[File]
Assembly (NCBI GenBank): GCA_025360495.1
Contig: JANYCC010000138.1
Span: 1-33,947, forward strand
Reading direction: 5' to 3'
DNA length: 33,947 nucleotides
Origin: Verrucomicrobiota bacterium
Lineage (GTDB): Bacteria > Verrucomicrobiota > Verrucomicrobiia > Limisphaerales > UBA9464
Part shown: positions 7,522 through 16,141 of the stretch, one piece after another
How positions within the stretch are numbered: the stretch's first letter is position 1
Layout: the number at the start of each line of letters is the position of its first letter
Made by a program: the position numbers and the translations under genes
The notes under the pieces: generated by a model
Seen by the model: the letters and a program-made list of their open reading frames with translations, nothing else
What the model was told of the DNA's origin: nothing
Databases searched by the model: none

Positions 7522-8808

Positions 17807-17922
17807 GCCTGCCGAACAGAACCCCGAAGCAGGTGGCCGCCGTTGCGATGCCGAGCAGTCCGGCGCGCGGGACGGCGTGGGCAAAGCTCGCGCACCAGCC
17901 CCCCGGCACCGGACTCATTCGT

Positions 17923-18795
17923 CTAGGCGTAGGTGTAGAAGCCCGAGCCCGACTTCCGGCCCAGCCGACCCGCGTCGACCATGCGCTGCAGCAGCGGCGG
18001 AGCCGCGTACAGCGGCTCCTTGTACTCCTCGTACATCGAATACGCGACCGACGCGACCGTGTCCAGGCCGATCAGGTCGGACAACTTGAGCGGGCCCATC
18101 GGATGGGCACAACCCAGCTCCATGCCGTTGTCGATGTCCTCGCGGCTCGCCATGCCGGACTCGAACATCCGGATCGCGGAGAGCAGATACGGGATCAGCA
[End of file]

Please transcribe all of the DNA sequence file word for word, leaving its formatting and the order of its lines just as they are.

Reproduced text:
Assembly (NCBI GenBank): GCA_025360495.1
Contig: JANYCC010000138.1
Span: 1-33,947, forward strand
Reading direction: 5' to 3'
DNA length: 33,947 nucleotides
Origin: Verrucomicrobiota bacterium
Lineage (GTDB): Bacteria > Verrucomicrobiota > Verrucomicrobiia > Limisphaerales > UBA9464
Part shown: positions 7,522 through 16,141 of the stretch, one piece after another
How positions within the stretch are numbered: the stretch's first letter is position 1
Layout: the number at the start of each line of letters is the position of its first letter
Made by a program: the position numbers and the translations under genes
The notes under the pieces: generated by a model
Seen by the model: the letters and a program-made list of their open reading frames with translations, nothing else
What the model was told of the DNA's origin: nothing
Databases searched by the model: none

Positions 7522-8808

Positions 17807-17922
17807 GCCTGCCGAACAGAACCCCGAAGCAGGTGGCCGCCGTTGCGATGCCGAGCAGTCCGGCGCGCGGGACGGCGTGGGCAAAGCTCGCGCACCAGCC
17901 CCCCGGCACCGGACTCATTCGT

Positions 17923-18795
17923 CTAGGCGTAGGTGTAGAAGCCCGAGCCCGACTTCCGGCCCAGCCGACCCGCGTCGACCATGCGCTGCAGCAGCGGCGG
18001 AGCCGCGTACAGCGGCTCCTTGTACTCCTCGTACATCGAATACGCGACCGACGCGACCGTGTCCAGGCCGATCAGGTCGGACAACTTGAGCGGGCCCATC
18101 GGATGGGCACAACCCAGCTCCATGCCGTTGTCGATGTCCTCGCGGCTCGCCATGCCGGACTCGAACATCCGGATCGCGGAGAGCAGATACGGGATCAGCA